Habitat for Humanity rehabbing home in Melbeta for disabled vet, single mother

Austin Bevins takes a swing at the new sewerline on Saturday at a home in Melbeta, while TJ Batt holds the line down. Both men work for Gering Valley Plumbing and Heating. The home is a Habitat for Humanity project for a woman who is a single mother and disabled veteran.

For the last four Saturdays, volunteers have descended on a home in Melbeta, determined to make it livable by winter. The Habitat for Humanity project will provide a new home to a woman who is a disabled veteran and single mother, and her teenager.

“It started in January when we bought the house,” Larry McCaslin, construction manager at Habitat said.

While most Habitat projects involve building a house from the ground up, occasionally they take on home rehab projects like this one. The idea when the organization made the purchase was to fix up the home until it was in like-new condition.

“That way she can live with minimal anticipated upkeep and maintenance,” McCaslin said.

McCaslin said that while the home wasn’t in terrible shape when they bought it, it still needed a significant amount of work.

“The plumbing was bad,” McCaslin said. “There was no heat or AC, there was bad flooring and the doors and windows were bad.”

Slowly but surely, the home is coming together. On Saturday, crews with Gering Valley Plumbing installed the new sewer line and worked on putting a new hot water heater into place.

McCaslin said he’d had tremendous success in getting businesses and organizations involved in the project.

Sixteen members of the Western Nebraska Community College baseball team were on site Saturday alongside Ryan Burgner, WNCC athletic director, and Chris Wolf, the Veterans Upward Bound program assistant at WNCC.

“It’s important to give back to the communities who have always supported us,” Burgner said. “The appreciation that comes with helping someone who needs it is something they can carry with them.”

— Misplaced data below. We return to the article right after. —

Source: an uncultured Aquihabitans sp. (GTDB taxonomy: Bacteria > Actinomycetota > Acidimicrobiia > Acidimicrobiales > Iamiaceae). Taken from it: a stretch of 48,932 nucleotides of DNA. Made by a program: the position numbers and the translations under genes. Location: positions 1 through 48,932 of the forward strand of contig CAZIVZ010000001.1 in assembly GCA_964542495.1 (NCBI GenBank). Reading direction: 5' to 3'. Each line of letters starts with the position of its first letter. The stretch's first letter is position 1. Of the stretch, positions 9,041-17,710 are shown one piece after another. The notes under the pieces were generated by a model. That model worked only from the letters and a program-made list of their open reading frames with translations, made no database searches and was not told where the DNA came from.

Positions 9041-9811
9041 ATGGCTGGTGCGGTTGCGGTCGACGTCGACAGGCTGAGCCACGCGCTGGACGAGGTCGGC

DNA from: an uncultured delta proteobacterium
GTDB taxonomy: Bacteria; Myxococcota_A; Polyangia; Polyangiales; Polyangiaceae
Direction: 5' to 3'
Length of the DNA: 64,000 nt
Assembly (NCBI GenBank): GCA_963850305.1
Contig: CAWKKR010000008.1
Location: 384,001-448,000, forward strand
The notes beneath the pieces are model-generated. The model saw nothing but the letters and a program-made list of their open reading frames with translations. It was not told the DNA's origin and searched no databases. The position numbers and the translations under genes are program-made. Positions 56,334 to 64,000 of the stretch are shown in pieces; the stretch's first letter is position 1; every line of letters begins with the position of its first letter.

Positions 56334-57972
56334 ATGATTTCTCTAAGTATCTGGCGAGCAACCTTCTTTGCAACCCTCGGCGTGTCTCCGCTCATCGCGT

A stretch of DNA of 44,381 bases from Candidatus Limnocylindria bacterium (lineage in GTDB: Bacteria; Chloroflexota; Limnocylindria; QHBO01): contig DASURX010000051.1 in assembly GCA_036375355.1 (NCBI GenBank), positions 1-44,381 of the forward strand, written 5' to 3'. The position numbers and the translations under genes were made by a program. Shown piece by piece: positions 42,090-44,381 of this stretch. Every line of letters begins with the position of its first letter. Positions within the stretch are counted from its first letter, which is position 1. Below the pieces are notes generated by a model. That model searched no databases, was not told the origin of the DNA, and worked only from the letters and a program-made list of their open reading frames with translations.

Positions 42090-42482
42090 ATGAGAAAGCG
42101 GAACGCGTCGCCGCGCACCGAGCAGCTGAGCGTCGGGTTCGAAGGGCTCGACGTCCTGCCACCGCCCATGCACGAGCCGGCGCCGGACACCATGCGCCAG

Hunter Nelson, a student and baseball player at WNCC, said when Burgner brought up the project, he saw it as a fun opportunity to do some hands-on work and make a difference.

“I’m from Colorado, but I always enjoy helping all around this area,” Nelson said, adding that volunteering makes him feel more connected to the community.

His teammate, Ory Fricke, pointed out that if the men hadn’t been volunteering, they likely would have still been sleeping. He said he was happy to give his time to a good cause.

“The family that needs it, really needs it,” Fricke said.

McCaslin said the woman who will eventually live in the house has also put in a significant amount of time on the project and is grateful to have help.

“I think it means the world to her,” McCaslin said. “She’s had a rough life and this is going to be safe, affordable housing.”

McCaslin said her current housing situation was less than ideal.

He said he hopes to have the project wrapped up by Nov. 1, but will need the help of more volunteers. Those who’d like to get involved can contact him at 308-631-0875, Jim Kozal at 308-631-7411 or Becky Estrada at 308-641-1348.

We're always interested in hearing about news in our community. Let us know what's going on!

Kamie Stephen is a reporter with the Star-Herald. She can be reached at 308-632-9041 or via email at kamie.stephen@starherald.com.

Kamie Stephen is a reporter with the Star-Herald. She can be reached at 308-632-9041 or via email at kamie.stephen@starherald.com.

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